Effects of stop-level habitat change on cerulean warbler detections along breeding bird survey routes in the central appalachians

Wilson Journal of Ornithology
By: , and 

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Abstract

- We examined the effects of habitat change on Cerulean Warbler ( Dendroica cerulea) populations at stops along Breeding Bird Survey (BBS) routes in the central Appalachians. We used aerial photographs to compare early (1967/1971), middle (1982/1985), and late (2000/2003) periods and compared 1992 and 2001 National Land Cover Data (NLCD). Mean Cerulean Warbler detections per stop decreased at 68 BBS stops between the early (0.05) and middle (0.01) time periods and their distribution became more restricted (15 vs. 3% of stops), but the amount of deciduous/mixed forest increased. Mean detections at 240 stops decreased from the middle (0.09) to the late (0.06) time periods, but the deciduous/ mixed forest land cover and fragmentation metrics did not change. The amounts of deciduous/mixed forest, core forest area, and edge density in the NLCD analysis decreased from 1992 to 2001, whereas the amount of non-forest land cover increased. The number of Cerulean Warbler detections did not change (1992 = 0.08, 2001 = 0.10; P = 0.11). The lack of concordance between Cerulean Warbler detections and broad habitat features suggests that smaller, microhabitat features may be most important in affecting Cerulean Warbler breeding habitat suitability. Received 10 October 2009. Accepted 31 March 2011.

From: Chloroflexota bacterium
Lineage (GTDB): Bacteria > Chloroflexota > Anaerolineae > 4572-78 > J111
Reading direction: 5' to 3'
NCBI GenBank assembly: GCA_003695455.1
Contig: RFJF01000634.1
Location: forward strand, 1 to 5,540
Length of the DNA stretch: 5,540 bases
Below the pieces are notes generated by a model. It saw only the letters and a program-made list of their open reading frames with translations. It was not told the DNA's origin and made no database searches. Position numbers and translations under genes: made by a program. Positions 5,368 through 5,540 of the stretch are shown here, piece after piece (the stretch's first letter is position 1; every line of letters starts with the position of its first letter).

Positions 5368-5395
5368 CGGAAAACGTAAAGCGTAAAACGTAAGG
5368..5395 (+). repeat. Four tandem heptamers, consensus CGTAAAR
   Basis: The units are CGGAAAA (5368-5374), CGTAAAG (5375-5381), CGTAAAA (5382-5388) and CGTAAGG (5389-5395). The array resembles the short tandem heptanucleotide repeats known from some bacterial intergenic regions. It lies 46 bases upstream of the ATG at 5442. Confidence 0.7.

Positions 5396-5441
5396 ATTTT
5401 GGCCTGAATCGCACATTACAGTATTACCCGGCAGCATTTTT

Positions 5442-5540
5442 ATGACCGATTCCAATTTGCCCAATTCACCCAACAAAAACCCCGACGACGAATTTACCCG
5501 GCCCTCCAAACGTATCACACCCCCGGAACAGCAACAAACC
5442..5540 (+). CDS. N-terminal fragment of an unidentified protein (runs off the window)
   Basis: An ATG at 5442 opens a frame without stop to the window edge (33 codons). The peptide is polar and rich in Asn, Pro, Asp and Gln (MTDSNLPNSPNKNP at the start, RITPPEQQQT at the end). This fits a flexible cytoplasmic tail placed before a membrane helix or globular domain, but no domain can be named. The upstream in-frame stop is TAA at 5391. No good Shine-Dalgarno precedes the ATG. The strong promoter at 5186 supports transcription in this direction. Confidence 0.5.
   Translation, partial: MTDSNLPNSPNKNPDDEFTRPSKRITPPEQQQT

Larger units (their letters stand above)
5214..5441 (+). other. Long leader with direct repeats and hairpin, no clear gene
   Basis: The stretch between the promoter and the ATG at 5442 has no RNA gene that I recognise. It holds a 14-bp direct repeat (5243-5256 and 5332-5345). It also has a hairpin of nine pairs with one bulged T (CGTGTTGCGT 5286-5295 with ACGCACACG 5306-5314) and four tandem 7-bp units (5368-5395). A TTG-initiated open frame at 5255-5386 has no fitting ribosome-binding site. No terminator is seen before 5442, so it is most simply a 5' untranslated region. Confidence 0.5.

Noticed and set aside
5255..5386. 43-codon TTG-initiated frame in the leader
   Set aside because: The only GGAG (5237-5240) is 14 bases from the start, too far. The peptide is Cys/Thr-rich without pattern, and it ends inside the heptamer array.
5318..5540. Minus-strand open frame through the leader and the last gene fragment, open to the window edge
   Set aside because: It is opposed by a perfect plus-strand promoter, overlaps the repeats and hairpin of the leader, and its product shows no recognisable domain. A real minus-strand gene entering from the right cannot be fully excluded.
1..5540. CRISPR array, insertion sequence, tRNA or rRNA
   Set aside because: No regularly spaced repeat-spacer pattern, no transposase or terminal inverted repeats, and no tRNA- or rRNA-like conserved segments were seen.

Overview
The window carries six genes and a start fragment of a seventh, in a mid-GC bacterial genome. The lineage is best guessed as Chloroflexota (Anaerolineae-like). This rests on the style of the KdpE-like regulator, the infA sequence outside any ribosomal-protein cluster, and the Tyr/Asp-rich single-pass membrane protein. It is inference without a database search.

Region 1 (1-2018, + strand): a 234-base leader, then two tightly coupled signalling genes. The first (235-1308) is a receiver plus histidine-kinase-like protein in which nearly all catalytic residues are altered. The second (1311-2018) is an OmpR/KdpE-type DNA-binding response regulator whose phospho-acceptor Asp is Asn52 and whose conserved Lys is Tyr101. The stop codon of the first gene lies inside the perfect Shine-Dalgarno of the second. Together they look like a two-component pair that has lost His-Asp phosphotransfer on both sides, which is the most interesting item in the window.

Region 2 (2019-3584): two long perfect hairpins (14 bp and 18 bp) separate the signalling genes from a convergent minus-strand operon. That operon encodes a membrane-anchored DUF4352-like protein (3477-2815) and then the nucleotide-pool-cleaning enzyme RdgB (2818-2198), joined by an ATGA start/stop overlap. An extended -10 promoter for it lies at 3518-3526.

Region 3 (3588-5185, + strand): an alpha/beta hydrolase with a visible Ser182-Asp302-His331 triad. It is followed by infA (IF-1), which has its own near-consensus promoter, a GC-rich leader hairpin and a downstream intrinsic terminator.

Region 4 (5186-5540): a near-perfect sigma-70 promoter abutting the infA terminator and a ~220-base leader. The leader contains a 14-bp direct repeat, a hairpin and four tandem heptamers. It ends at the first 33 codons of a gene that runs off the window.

Additional publication details

Publication type Article
Publication Subtype Journal Article
Title Effects of stop-level habitat change on cerulean warbler detections along breeding bird survey routes in the central appalachians
Series title Wilson Journal of Ornithology
DOI 10.1676/09-159.1
Volume 123
Issue 4
Year Published 2011
Language English
Publisher Wilson Ornithological Society
Contributing office(s) Coop Res Unit Leetown
Description 10 p.
First page 699
Last page 708
Country United States
Other Geospatial Appalachian Mountains